Lecture Notes - Week 2; defining and measuring poverty, absolute and relative


Absolute Poverty 

In developing countries, absolute poverty is 'subsistence poverty', unable to afford the basic necessities of life e.g food and water and having to rely on food banks.

Charles Booth (1887) - measured who was poor in London by setting on income level below which he regarded people as living in poverty. 

Rowntree (1901) - investigated poverty in York by using a social survey, conducted poverty line (amount of income a person needs to stay out of poverty).                                                                  He added together;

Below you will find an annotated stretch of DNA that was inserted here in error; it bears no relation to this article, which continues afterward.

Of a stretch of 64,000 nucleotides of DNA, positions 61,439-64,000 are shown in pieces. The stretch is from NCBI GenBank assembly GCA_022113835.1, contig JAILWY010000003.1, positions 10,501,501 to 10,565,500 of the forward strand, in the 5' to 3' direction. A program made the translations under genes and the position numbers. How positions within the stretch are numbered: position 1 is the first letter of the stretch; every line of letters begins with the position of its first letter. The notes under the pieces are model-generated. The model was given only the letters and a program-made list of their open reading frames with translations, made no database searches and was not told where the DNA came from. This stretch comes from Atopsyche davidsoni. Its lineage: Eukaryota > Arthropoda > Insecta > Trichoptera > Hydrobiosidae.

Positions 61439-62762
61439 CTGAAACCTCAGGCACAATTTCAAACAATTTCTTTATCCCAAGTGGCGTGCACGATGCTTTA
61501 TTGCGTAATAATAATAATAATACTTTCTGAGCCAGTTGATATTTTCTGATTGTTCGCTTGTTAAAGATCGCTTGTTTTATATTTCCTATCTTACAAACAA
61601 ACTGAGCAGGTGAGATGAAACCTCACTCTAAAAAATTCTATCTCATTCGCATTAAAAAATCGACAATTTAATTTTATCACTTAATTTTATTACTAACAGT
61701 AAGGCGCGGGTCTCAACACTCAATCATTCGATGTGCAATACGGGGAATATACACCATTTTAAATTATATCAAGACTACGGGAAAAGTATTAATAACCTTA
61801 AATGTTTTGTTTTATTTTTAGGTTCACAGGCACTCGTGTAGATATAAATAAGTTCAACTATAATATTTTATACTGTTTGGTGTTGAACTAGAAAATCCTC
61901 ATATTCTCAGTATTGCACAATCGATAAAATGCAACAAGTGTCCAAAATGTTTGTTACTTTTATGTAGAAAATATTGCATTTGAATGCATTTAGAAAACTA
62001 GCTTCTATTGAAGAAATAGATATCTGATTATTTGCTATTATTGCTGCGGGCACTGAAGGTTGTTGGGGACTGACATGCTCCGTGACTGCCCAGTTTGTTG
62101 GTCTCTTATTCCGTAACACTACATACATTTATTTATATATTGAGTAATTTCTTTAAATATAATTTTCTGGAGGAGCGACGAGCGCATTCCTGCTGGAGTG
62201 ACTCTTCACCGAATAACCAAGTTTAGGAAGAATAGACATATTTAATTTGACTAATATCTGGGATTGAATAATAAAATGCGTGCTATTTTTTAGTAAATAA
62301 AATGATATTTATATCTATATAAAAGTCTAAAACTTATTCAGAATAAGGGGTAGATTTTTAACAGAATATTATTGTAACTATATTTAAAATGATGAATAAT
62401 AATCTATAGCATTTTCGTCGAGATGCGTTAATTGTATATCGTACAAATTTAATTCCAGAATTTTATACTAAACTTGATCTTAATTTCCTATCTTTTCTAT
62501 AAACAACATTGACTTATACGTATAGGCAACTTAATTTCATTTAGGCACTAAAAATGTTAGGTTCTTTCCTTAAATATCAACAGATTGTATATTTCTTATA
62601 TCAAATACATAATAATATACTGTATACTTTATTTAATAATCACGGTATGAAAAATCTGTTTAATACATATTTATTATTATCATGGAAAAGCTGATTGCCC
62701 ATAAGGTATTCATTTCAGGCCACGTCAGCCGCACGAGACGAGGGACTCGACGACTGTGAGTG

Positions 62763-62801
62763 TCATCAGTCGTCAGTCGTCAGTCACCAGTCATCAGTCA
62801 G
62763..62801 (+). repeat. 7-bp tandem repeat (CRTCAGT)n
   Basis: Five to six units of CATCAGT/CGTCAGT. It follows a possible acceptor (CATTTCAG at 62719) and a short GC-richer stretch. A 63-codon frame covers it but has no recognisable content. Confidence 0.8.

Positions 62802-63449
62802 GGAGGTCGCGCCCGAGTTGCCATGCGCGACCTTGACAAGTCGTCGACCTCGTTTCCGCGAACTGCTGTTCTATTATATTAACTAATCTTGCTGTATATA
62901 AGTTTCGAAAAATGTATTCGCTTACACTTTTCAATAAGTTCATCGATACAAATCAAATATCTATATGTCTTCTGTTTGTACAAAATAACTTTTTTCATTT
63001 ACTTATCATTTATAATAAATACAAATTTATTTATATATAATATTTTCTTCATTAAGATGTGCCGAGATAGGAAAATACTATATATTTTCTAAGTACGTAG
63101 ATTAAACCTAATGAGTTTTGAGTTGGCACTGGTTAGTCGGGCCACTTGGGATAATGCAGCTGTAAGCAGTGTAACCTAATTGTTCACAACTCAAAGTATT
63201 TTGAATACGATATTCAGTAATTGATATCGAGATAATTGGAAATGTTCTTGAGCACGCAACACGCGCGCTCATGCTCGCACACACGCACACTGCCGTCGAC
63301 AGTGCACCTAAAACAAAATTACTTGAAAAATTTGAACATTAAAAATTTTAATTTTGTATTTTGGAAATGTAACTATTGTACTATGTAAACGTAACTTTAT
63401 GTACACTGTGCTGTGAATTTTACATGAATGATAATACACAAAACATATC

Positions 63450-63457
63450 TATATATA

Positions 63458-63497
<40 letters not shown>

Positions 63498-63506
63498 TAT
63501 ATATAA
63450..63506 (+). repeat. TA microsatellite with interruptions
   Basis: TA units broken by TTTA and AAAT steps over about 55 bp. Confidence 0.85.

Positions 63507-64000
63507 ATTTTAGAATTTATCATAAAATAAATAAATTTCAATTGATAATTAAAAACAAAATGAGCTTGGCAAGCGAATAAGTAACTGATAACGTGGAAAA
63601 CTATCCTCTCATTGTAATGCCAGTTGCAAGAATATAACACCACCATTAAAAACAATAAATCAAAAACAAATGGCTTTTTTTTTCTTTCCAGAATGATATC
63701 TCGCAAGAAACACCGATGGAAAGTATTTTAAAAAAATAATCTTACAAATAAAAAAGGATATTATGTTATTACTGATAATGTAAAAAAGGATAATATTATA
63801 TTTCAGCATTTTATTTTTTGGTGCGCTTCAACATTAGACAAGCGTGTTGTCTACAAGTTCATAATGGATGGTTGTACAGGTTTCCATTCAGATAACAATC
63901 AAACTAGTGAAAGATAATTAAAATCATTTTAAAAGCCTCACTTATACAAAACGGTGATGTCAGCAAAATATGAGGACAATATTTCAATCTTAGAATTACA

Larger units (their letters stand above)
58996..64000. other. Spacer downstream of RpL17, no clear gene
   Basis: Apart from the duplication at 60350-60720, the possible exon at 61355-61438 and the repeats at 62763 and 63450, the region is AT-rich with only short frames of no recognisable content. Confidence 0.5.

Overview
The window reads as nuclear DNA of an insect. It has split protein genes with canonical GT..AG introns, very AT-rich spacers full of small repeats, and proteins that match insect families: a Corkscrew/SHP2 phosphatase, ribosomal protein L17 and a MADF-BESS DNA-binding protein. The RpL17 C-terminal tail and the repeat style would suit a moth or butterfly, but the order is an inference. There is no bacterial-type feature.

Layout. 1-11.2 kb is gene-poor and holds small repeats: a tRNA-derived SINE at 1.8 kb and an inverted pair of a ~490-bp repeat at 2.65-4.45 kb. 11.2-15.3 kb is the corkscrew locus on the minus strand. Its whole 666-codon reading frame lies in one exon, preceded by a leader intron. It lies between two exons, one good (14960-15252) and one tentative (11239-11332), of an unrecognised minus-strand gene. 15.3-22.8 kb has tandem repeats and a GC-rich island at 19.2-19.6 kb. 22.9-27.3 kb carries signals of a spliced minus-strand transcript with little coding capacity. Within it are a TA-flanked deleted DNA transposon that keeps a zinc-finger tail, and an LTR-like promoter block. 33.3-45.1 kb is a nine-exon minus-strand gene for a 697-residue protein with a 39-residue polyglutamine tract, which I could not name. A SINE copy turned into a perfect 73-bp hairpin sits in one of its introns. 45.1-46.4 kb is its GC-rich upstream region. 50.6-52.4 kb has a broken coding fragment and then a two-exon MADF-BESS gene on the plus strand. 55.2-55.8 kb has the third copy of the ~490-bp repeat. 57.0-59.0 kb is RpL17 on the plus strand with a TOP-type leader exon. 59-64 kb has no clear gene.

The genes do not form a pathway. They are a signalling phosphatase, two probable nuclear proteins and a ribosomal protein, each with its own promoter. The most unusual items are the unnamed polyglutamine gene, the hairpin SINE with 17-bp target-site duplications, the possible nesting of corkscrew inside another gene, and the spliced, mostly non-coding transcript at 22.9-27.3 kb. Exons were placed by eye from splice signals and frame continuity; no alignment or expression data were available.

• cost of a basic diet 
  • minimum amount of clothes
  • basic level of housing rent
  • expert opinions


- 28% of the population of York were in poverty

- 10% in primary poverty, 18% in secondary poverty 

1936 study - absolute poverty 15%

1951 study - absolute poverty 1.5%


  • very basic 
  • didn't consider food stamp 
  • based on prisoners calorie intake…


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